|American expendable launch vehicle|
|Has use||Expendable launch system|
|Country of origin||USA|
|Launch sites||Cape Canaveral LC-17A|
|First flight||27 August 1969|
|Last flight||31 January 1972|
The Delta L, Thor-Delta L, or Thrust-Augmented Long Tank Thor-Delta was a US expendable launch system used to launch the Pioneer E and TETR satellites in 1969 (failed) and HEOS satellite in 1972. It was a member of the Delta family of rockets.
The Delta L was a three-stage rocket. The first stage was a Long Tank Thor, a stretched version of the Thor missile, augmented by three Castor-2 solid rocket boosters. The second stage was the Delta E. An FW-1D solid rocket motor was used as the third stage.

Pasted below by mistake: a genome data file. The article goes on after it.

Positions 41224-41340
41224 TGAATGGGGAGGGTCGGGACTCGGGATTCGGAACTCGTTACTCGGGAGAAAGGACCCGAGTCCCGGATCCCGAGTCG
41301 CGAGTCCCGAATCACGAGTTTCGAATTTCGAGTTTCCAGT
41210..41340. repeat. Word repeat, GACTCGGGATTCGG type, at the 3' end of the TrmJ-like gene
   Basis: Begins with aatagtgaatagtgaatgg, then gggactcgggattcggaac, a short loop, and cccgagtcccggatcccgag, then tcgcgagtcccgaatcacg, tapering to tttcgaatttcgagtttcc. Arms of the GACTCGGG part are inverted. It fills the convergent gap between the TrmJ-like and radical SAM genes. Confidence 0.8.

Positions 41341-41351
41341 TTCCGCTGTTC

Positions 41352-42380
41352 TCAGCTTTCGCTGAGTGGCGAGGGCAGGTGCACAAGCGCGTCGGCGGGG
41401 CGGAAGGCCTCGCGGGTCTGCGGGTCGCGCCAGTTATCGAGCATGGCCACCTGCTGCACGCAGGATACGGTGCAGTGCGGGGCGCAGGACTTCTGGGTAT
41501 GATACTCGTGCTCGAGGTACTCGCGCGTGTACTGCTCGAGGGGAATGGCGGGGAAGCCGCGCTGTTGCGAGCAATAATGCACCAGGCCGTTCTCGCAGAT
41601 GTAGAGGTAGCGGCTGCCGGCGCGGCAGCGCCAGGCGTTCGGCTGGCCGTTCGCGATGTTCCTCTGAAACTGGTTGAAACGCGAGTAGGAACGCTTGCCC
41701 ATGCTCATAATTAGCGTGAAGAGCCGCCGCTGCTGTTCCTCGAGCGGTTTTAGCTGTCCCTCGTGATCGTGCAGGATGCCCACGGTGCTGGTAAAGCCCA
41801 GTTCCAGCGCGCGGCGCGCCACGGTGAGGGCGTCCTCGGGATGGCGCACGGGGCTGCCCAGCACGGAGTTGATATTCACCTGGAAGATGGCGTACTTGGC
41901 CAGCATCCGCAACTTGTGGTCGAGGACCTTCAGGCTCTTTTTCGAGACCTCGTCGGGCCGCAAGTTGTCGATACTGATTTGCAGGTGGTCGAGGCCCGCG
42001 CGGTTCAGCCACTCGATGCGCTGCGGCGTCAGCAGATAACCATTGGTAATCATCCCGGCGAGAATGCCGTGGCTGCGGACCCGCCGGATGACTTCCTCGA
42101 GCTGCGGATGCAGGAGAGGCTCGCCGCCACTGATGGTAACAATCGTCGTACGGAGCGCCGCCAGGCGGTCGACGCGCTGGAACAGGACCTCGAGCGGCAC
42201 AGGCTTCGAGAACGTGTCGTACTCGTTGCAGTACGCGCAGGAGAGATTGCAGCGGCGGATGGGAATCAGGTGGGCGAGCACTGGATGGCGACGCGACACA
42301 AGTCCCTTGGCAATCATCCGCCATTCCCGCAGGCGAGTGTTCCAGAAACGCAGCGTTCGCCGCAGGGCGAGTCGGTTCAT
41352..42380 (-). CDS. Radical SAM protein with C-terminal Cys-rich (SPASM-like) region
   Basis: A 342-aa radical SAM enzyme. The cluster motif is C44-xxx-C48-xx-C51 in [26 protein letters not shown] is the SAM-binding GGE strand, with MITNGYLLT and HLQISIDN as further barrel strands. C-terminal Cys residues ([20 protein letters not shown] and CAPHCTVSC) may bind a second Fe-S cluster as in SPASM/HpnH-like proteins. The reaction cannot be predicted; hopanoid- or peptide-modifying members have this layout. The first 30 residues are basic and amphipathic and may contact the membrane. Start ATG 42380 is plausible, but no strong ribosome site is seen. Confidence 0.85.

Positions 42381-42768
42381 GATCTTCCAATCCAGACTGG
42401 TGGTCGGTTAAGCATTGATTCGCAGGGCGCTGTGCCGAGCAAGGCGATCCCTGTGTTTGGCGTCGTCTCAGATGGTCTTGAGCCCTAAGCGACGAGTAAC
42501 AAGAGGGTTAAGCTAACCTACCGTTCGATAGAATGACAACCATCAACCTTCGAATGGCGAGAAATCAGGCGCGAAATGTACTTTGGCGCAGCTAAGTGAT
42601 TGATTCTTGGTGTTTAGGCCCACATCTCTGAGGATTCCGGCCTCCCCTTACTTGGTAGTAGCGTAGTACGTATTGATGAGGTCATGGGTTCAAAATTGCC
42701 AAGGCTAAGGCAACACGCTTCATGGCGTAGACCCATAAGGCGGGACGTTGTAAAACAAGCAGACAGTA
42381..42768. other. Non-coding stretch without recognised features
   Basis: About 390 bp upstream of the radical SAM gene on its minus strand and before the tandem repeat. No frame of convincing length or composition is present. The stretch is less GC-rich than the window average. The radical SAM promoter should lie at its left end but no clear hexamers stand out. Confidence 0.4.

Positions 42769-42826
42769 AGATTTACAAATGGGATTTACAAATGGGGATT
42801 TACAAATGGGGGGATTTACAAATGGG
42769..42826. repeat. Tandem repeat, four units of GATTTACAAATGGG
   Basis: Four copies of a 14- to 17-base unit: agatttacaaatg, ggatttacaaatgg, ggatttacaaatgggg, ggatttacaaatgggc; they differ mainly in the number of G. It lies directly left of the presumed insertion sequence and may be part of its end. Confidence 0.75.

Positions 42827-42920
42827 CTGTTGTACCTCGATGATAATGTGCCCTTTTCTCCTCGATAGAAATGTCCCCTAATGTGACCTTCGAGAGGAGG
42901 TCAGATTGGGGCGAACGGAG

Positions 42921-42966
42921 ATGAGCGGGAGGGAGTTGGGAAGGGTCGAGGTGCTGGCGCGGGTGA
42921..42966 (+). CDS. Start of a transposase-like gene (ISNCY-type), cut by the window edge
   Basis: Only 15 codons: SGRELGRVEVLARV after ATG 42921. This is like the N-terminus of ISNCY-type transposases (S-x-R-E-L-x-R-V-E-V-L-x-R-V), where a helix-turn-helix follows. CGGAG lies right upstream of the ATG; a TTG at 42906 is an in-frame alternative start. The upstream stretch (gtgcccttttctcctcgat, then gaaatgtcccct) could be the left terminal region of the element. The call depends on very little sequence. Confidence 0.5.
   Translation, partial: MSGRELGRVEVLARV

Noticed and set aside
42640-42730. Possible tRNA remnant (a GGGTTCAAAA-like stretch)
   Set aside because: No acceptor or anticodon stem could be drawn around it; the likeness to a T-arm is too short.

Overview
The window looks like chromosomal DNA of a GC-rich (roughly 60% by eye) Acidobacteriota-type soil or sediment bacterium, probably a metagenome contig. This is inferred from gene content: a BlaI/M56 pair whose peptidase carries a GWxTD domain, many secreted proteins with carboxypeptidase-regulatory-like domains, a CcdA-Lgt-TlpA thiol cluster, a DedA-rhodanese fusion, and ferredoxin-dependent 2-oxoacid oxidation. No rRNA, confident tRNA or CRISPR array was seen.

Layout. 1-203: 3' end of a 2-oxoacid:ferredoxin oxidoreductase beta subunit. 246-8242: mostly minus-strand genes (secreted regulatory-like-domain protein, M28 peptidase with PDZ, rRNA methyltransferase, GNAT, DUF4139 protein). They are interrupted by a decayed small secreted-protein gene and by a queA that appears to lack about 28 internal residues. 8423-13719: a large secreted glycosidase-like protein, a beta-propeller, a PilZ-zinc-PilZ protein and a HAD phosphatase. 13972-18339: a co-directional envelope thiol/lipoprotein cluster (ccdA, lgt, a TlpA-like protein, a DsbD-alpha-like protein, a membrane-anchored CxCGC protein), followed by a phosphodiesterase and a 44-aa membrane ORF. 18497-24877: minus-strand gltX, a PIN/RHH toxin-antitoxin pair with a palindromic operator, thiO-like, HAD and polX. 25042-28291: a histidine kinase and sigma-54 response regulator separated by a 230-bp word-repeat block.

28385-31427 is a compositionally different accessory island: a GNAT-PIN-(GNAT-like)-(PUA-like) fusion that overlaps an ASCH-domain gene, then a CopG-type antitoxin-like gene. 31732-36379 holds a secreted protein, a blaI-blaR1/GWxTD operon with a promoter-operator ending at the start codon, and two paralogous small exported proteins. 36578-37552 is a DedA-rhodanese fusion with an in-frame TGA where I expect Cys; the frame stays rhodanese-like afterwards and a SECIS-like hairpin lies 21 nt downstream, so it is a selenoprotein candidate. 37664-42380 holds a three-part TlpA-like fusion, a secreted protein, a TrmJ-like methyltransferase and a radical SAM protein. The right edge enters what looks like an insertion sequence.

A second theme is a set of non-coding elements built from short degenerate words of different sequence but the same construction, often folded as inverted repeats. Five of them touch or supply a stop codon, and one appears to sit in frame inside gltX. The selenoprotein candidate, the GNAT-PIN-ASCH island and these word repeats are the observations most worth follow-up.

The first launch of the Delta L took place on 27 August 1969, from Launch Complex 17A at the Cape Canaveral Air Force Station. A defective valve caused plumbing in the hydraulics system to rupture and leak fluid, causing first-stage engine gimbaling to fail around 2+1⁄2 minutes into launch. The stage completed its burn successfully, but threw the second stage far off course. Orbital velocity could not be achieved, and Range Safety sent the destruct command at T+383 seconds. Neither the Pioneer E nor the TETR payloads achieved orbit. The second, and final, Delta L launch was from Space Launch Complex 2E at the Vandenberg Air Force Base, on 31 January 1972. It successfully placed the HEOS-2 satellite into a highly elliptical orbit.